By Connie Bastyr, Dan Cary and Larry Okrend
A spare room, unlike a spare tire, shouldn’t stay hidden away for emergency use. Any unassigned or vacated bedroom is valuable real estate, so make it a vital part of your home before it turns into a mere staging area for clutter. You can still use the room to house occasional guests, but you might as well enjoy it year-round.
To envision the space’s potential, consider your needs and your dreams. Do you long for more privacy or entertainment, a place for study or creativity — or even to pursue a new career? What are your hobbies, interests and pastimes? Imagine the possibilities, and new functions will unfold.
Trend watchers in home design say today’s consumers want products that serve more than one purpose; we’re seeking efficiency and economy from our homes as well as their contents. To expand your vision and your home’s functionality (without expanding its square footage and depleting your budget), here are three designs that take a nondescript space to new spheres of usefulness.
The Home Office
Designing a home office is not much different from planning any other room that requires specialized organization; only the details differ. Whether you want an efficient, businesslike environment or a comfortable, homey space (or a combination of both), keep these basic considerations in mind:
Power - A home office is the ideal location for your house’s nerve center: for example, a wiring hub for lighting and security systems, computer networking and communications. If you use a wireless network, you may need to place the router in a central location to achieve the best reception. Be sure the electrical circuits can handle the required load, and have an electrician add circuits if necessary. Remember to provide adequate cooling and ventilation for electronics because excessive heat can cause them to fail.
Windows - Natural light is desirable, provided it isn’t too harsh, which can cause glare on a computer screen. Position computer monitors on the same wall as the windows or on a wall that’s perpendicular to windows — never on the opposite wall. Ideally, using two window treatments is the best approach: one to diffuse the light (such as translucent shades) and the other to block it (opaque shades).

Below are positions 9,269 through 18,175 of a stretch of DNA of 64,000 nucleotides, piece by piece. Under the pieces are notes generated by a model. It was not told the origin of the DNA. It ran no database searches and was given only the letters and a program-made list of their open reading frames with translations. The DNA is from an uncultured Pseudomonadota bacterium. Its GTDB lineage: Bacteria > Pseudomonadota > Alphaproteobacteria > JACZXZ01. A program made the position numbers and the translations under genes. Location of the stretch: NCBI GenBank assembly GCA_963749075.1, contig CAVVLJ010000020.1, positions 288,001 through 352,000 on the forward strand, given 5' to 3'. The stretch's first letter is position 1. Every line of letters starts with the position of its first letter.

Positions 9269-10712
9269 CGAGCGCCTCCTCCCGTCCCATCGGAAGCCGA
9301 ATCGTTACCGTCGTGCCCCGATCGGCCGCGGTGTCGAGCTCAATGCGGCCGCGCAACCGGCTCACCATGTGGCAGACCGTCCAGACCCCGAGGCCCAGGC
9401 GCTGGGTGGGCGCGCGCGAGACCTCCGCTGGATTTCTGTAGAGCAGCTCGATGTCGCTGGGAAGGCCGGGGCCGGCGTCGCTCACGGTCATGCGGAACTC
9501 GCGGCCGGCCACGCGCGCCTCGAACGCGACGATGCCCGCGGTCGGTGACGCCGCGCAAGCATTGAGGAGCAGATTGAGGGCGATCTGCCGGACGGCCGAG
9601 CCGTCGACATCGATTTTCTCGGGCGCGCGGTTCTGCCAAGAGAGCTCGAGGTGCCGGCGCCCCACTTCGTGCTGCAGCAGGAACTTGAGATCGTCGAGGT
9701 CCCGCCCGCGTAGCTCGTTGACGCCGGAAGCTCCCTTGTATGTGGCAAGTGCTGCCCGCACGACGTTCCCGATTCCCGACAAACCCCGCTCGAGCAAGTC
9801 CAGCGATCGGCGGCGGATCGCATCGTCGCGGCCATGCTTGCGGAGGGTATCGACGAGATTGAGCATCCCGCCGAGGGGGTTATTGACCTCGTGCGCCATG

Lighting - If your office has no natural light, you’ll need to create your own lighting scheme. Relying exclusively on flat lighting, such as that produced by overhead fluorescent fixtures, is a poor choice because it can cause eyestrain and make it difficult to distinguish shapes. Add soft directional lighting and task lighting to create a better scheme. Consider using table lamps, track lights or can lights for a more pleasant environment. You can also control the mood by selecting bulbs with a warmer or cooler color temperature. Dimmers can help to reduce energy consumption with incandescent lamps.
Furniture - With some modification, the concept of the kitchen “work triangle” is applicable to a home office. Being able to access your computer, printer, filing and supplies by simply rotating in your chair is ideal. When shopping for office furniture, look for modular systems that keep your major tasks within easy reach. Also look for a workstation with features such as an adjustable-height keyboard tray, wire-management provisions, mechanical drawer glides and work surfaces large enough to accommodate your present and future office equipment. Be wary of complicated ready-to-assemble furniture with numerous parts. The convenience of buying assembled furniture might be worth the extra cost. For a clean look, you could also opt for a workstation that can be folded and hidden behind doors.
Flooring - In an office, reducing noise can be essential to your concentration. Rugs or short-pile carpeting will help to reduce ambient noise. Whatever floor treatment you select, it should be caster-friendly for your office chair and mobile furniture. If you choose carpeting, use a plastic floor mat under your chair to keep it rolling smoothly.
You can control house lighting directly from your home-office PC with a wireless modular control system. This USB stick from HomeSettings by Intermatic loads software on the computer and controls lighting modules.
Home-office workstations provide an efficient, compact solution for organizing most common computer hardware. Shelves, keyboard pullouts and wiring chases help to reduce clutter and improve ergonomics.
To prevent eyestrain caused by harsh lighting, these translucent Roman shades from Levolor diffuse outside light and create a more pleasing soft light. You could add a layer of opaque curtains to completely block light if needed.
The Hobby Center
To be functional, a hobby center/studio must offer work space and provide for organization and storage. But to be truly inspiring, the room should also reflect your personality, stimulate your creativity and beckon you to spend your leisure time there.
If your hobby is artful (and most are), you can help to achieve this goal by planning for ample display space. Showcasing your projects encourages further creativity and productivity. In addition, displaying collections — even if they’re not related to your hobby — adds atmosphere and makes the room your own.
As you dream of your ideal hobby room, imagine how you might include some of these necessities and amenities:
Furniture - Whether you’re using existing pieces or adding custom built-ins, choose bookcases, dressers, cabinets and other storage systems that organize hobby tools, supplies and equipment. Include a table of counters designed to fit your height. Add an island made of manufactured base cabinets or even a mechanic’s tool chest with drawers or storing tools and supplies. If possible, designate a file cabinet for hobby-related patterns, plans, instructions, ideas, etc.